BIOSPIFE - In this Innovation story, we learn about a compostable bioplastic material that incorporates kiwifruit residues and the importance of collaboration in the development of the biospife. Its success represents a significant step in bioplastic development. We see how the knowledge gained may be applied to other products and waste streams, addressing increasing demand for sustainable materials.
The FOODBOWL is designed to facilitate food innovation in New Zealand. Use this Innovation story to find out more about how The FOODBOWL functions to support new product development and create new market opportunities.
TEA TASTING ACTIVITY IDEA. In this activity, students learn about tea tasting and compare different types of tea by conducting sensory testing. The activity involves comparing the appearance, aroma and taste of four different types of tea.
INNOVATION - AN INTEGRATED APPROACH TO SCIENCE AND TECHNOLOGY. Read here how Jo Collyer, a year 3 teacher at St Francis Xavier Catholic School, incorporated resources from the SLH Innovation section into their whole-school science and technology Innovation theme.
UAVs and AERONAVICS In this Innovation story, we see how, In solving a challenge for their 3D environments and ‘walk through’ photography business, Linda Bulk and Rob Brouwer adapted and developed a product that has become a global business. Aeronavics produces a variety of robotic aerial vehicles for a variety of applications.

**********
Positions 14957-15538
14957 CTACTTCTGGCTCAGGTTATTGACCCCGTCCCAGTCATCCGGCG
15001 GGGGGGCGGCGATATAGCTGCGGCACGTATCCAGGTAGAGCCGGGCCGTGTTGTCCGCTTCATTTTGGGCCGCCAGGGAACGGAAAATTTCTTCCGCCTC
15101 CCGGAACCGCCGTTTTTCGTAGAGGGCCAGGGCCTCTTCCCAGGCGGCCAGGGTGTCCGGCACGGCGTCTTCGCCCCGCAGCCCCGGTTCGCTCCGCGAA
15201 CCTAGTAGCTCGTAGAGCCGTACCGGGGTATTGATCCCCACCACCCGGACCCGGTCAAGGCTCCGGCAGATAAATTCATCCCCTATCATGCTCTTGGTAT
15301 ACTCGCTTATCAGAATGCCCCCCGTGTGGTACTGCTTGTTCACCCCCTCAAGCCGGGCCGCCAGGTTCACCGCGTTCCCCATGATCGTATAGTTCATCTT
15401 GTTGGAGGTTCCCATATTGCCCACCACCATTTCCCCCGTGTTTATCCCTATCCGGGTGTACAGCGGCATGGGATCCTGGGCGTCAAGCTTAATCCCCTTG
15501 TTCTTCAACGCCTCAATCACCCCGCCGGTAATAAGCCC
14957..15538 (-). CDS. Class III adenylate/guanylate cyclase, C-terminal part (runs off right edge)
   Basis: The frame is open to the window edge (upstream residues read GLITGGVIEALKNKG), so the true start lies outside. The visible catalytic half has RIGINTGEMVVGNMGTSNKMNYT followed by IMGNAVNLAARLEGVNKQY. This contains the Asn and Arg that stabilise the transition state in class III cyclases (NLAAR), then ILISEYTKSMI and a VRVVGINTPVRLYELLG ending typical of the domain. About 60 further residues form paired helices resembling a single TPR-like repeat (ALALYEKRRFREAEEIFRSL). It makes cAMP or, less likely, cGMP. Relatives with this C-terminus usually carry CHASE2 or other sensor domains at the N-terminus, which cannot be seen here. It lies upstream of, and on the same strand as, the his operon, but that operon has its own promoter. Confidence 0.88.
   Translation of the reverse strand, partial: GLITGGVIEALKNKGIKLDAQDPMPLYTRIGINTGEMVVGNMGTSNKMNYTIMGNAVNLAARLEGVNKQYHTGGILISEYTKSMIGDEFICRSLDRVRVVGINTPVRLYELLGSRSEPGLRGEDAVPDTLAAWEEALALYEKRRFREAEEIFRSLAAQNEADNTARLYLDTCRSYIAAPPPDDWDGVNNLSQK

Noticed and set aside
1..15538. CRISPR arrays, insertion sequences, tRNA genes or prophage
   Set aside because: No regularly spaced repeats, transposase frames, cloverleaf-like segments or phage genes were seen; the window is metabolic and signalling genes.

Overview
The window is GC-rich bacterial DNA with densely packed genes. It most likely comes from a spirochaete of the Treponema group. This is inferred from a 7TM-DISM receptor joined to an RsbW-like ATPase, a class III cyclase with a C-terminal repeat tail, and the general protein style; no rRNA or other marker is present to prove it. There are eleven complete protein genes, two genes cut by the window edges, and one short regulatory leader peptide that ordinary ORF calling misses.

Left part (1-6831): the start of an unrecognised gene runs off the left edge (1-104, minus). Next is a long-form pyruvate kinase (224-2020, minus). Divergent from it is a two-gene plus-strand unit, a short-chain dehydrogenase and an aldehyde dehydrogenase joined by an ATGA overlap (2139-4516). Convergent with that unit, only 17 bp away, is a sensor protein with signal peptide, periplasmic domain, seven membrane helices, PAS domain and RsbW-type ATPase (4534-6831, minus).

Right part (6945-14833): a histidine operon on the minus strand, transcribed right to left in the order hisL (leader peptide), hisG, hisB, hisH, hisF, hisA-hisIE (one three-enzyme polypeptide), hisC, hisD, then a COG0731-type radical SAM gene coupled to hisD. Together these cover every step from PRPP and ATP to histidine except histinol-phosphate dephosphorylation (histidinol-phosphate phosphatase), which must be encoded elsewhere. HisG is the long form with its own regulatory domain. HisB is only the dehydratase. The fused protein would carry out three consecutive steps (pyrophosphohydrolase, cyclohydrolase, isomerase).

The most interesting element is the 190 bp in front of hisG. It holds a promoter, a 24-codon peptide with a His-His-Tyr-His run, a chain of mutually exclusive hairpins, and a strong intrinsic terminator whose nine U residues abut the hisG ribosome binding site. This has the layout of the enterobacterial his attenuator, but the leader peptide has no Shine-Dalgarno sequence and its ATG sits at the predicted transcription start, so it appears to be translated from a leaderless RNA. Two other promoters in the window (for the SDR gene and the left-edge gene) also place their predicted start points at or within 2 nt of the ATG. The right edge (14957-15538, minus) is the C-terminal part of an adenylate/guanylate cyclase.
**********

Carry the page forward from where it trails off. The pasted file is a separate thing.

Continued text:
CELEBRATING SUCCESS: In this Innovation story, we take a look at the game-changers in New Zealand research innovation. The story profiles the winners and finalists in the 2013, 2014, 2015 and 2016 KiwiNet Research Commercialisation Awards.
PRODUCING COMMERCIAL QUANTITIES OF NANOFIBRE. In this Innovation story, we are introduced to Revolution Fibres, a high-tech start-up company that produces commercial quantities of electrospun nanofibre. We learn about the the huge range of potential applications and the rapidly growing market for nanofibre materials. And we find out why size and scale are important for understanding the nano world.
THE SCIENCE OF TEA. All tea is made from the leaves of the tea plant, Camellia sinesis. Six main types of tea are produced – white, yellow, green, oolong, black and post-fermented. Each type of tea has a unique aroma, taste and visual appearance. As the six main types of tea are from the leaves of the same plant, the key to the chemical and taste differences is found in the processing – in particular, in the steps of oxidation, stopping the oxidation, forming the tea and drying it.